Motorists could be burning through as much as 75% more fuel than stated by car makers, according to new research by German technology company Carly.
The worldwide in-car app collected data from over one million vehicles, including 150,000 from the UK. The results show year-on-year growth of discrepancies in fuel consumption between official lab figures and real-world data in every new model generation between 2004 and 2016, followed by a slight reduction in 2017.
The most significant difference was found in diesel cars from 2016, achieving an average of 75% higher consumption rates than stated in information given by the vehicle manufacturer.
According to the RAC Foundation, the average given fuel consumption for a diesel car in 2016 was 62.5mpg. For a motorist driving 12,000 miles, this would be a cost of £1,087.55 per annum (based on current diesel costs of 124p per litre). Considering the discrepancies found by Carly, this figure could instead be £1,903.21, an additional cost to the motorist of £815.66 a year.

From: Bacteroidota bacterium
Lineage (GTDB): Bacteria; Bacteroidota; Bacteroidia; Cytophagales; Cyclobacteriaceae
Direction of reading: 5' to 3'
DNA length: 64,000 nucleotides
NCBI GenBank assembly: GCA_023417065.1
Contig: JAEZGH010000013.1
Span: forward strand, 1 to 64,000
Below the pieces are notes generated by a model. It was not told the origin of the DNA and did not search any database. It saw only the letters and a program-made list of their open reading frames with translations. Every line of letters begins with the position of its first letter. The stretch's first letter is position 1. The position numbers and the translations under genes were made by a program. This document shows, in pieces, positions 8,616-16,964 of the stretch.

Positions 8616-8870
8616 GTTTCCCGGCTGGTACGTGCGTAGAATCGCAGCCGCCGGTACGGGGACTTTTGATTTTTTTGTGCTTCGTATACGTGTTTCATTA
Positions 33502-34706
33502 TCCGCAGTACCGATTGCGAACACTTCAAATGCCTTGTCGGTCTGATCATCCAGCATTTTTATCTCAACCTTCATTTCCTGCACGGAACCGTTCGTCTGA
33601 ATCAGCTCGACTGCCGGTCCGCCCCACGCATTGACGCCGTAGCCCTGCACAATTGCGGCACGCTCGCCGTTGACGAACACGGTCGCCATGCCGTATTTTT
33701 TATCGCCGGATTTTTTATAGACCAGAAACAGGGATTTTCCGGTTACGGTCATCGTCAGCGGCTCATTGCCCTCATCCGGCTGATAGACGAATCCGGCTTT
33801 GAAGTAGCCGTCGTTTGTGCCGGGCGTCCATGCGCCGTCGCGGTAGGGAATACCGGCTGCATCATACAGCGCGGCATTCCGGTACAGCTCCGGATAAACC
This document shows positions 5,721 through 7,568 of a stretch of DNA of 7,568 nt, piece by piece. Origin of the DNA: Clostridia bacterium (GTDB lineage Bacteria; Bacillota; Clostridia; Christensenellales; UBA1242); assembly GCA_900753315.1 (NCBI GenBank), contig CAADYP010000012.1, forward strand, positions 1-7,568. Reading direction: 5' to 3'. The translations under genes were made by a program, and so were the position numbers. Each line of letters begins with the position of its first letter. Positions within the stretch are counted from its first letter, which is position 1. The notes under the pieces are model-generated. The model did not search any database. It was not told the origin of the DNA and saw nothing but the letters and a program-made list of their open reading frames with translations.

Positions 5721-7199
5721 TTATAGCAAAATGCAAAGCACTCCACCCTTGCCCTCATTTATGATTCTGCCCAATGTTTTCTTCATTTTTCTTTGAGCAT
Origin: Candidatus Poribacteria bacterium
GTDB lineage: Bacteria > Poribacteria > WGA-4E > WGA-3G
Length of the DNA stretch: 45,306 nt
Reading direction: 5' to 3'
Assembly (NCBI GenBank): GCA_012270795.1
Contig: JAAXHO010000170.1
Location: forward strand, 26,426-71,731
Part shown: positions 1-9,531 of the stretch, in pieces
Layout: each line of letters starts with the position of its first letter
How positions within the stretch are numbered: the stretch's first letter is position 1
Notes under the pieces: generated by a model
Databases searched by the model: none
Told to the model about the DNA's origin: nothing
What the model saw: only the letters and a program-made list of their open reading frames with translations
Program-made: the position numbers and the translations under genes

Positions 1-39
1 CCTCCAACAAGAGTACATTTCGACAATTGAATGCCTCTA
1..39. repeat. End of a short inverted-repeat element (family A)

The Carly app found drivers of small cars are using as much as 55% more diesel and 35% more petrol than the official figures, adding hundreds of pounds to annual running cost budgets.
For compact car drivers, the real-life diesel consumption recorded as 45% higher than manufacturer figures, with the news no better in the increasingly popular SUV segment; burning through 45% more diesel and 40% more petrol than owners might expect. The only market segment where manufacturer data reflected real-world results was diesel sports cars where real-world figures reflected the official data (and let’s face it, a diesel sports car is a bit of an oxymoron anyway).
“There is an ongoing conflict of interest regarding fuel consumption. Over the years the regulations require less and less CO2 emissions, however; drivers want more powerful and luxurious vehicles,” says Avid Avini, one of Carly’s founders.
“With each new CO2 reduction strategy, manufacturers have had to reduce fuel consumption; however due to tests being carried out in laboratories rather than the real-world, the data shows consumption to be improving.
“Miles per gallon is one of the key concerns of UK drivers when buying a car, as ongoing vehicle running costs can have a huge impact on the monthly budget. While it can be difficult for manufacturers to predict consumption, as it is very much dependent on individual driving style, a discrepancy of this size is of concern to consumers relying on manufacturer figures.”
New fuel consumption and emissions tests coming into force in the UK will hopefully start to eliminate these massive discrepancies in the next few years, but used car buyers are likely to be stuck with inaccurate and misleading fuel consumption information for many years to come.